Michael making a mess

Who has good recommendations for local and regional charities that can quickly transform money into productive good work?

19 replies
  1. 1
    Jerzy Russian says:

    Stay safe everyone. What is the latest forecasted path? The regions that got all that rain from Florence probably don’t need any more at the moment.

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  2. 2
    Mary G says:

    That looks terrifying. Stay safe and dry, everybody!

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  3. 3
    JPL says:

    Since it is moving fast, flooding should not be as bad as Florence. The biggest danger is damage from the winds, and the storm surge. I’m north of Atlanta but southern GA is under a hurricane or tropical storm warnings.

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  4. 4
    Steve in the ATL says:

    @JPL: any trouble expected where we live? Haven’t followed it closely since I’m many states away and I obviously don’t care about the welfare of my wife, children, or pets.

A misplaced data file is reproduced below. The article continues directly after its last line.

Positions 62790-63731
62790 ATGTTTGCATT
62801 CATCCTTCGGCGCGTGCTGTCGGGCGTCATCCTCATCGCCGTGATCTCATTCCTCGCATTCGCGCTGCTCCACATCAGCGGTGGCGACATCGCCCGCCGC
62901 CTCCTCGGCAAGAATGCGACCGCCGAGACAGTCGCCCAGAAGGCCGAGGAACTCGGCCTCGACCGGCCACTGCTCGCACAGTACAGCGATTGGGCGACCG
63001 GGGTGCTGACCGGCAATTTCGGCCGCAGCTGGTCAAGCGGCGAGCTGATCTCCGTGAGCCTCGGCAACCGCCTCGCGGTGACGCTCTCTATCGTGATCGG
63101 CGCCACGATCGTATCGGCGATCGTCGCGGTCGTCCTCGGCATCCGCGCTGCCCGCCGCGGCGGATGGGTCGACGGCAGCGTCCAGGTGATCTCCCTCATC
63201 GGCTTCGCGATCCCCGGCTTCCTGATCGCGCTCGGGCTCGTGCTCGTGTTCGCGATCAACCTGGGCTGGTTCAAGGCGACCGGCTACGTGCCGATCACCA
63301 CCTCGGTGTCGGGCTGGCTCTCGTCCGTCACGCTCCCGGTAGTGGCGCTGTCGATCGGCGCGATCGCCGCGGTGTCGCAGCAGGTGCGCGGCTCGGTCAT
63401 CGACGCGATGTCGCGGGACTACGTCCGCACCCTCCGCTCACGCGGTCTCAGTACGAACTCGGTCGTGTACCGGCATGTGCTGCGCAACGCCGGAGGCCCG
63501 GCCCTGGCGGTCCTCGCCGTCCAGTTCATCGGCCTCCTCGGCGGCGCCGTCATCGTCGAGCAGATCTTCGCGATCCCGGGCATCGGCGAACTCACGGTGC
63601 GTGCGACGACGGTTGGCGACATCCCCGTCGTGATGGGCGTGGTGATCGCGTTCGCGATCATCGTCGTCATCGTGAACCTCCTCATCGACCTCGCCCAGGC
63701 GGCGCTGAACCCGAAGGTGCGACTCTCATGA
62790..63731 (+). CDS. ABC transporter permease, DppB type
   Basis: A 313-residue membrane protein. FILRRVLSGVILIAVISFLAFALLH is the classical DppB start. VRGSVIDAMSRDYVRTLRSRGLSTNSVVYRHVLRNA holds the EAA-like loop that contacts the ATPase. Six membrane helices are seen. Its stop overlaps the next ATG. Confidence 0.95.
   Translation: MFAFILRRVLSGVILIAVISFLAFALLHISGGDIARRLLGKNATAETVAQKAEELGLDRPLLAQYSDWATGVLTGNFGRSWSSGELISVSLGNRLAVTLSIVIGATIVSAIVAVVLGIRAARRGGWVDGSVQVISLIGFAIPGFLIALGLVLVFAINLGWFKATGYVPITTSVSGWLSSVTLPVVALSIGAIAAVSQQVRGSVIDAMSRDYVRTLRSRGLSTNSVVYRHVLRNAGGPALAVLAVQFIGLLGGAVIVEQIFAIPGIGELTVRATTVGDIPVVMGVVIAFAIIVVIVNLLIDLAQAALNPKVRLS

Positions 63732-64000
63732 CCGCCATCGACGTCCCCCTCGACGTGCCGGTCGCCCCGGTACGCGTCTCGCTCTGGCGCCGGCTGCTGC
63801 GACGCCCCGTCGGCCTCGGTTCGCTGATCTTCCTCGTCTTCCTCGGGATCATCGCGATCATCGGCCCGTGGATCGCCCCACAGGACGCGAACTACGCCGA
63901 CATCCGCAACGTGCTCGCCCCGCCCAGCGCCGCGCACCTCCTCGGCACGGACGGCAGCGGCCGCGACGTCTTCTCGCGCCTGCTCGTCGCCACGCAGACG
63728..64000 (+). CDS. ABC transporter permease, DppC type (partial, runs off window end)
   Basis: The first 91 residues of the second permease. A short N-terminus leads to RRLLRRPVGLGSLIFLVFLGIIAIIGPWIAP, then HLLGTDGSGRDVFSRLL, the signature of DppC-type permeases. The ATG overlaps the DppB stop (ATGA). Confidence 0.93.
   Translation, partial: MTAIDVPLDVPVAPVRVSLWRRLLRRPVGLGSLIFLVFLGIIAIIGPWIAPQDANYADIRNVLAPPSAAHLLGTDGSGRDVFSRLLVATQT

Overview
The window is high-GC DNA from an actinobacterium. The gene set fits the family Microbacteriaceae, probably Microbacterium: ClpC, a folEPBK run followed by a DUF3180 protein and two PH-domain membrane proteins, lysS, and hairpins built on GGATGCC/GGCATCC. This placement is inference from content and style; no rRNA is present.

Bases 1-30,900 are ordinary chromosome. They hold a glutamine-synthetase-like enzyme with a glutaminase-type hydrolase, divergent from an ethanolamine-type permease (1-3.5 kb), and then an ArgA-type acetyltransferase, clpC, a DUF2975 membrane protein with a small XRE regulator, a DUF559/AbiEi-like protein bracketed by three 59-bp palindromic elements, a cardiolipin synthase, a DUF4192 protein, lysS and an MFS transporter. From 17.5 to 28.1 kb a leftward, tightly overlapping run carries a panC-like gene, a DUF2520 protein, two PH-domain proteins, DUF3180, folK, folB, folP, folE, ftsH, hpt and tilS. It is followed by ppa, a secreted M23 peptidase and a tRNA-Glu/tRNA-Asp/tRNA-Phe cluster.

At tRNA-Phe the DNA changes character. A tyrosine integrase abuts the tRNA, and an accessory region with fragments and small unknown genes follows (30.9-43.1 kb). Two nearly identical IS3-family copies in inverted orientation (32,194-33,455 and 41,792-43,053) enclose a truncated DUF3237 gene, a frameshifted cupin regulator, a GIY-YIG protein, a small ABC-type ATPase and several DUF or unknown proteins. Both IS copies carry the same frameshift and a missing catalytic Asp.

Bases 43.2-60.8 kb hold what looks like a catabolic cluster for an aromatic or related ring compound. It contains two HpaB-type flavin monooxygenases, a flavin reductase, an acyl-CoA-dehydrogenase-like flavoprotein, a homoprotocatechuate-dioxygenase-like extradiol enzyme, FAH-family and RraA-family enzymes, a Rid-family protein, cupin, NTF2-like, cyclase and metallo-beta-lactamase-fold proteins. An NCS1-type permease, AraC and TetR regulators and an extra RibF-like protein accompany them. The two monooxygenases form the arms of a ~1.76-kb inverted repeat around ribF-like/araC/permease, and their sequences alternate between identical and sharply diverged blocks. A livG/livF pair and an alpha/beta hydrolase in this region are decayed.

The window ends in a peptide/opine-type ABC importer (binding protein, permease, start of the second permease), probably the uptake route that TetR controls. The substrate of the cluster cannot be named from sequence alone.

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  5. 5
    OzarkHillbilly says:

    Since it is moving fast, flooding should not be as bad as Florence.

    If the rivers have not dropped back to normal levels, it could be worse. The ground is already saturated and everything will go straight into the rivers.

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  6. 6
    JPL says:

    @Steve in the ATL: Just rain and some wind unless it changes direction. Tornado watches
    just south of Atlanta across to Athens, but we are not included. Around midnight we should have heavy rain and thunderstorms.

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  7. 7
    Jack the Second says:

    I’m not convinced there’s anything actually wrong with Red Cross.

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  8. 8
    VOR says:

    @Jack the Second: Pro Publica did some reporting about the American Red Cross responses to Sandy and their fiasco in Haiti. Paraphrasing, their conclusion was ARC was good at getting in front of cameras and less good at actual disaster relief. But certainly possible some lessons were learned in the past few years. I haven’t heard anything about their responses to Harvey or Maria last year or Florence this year.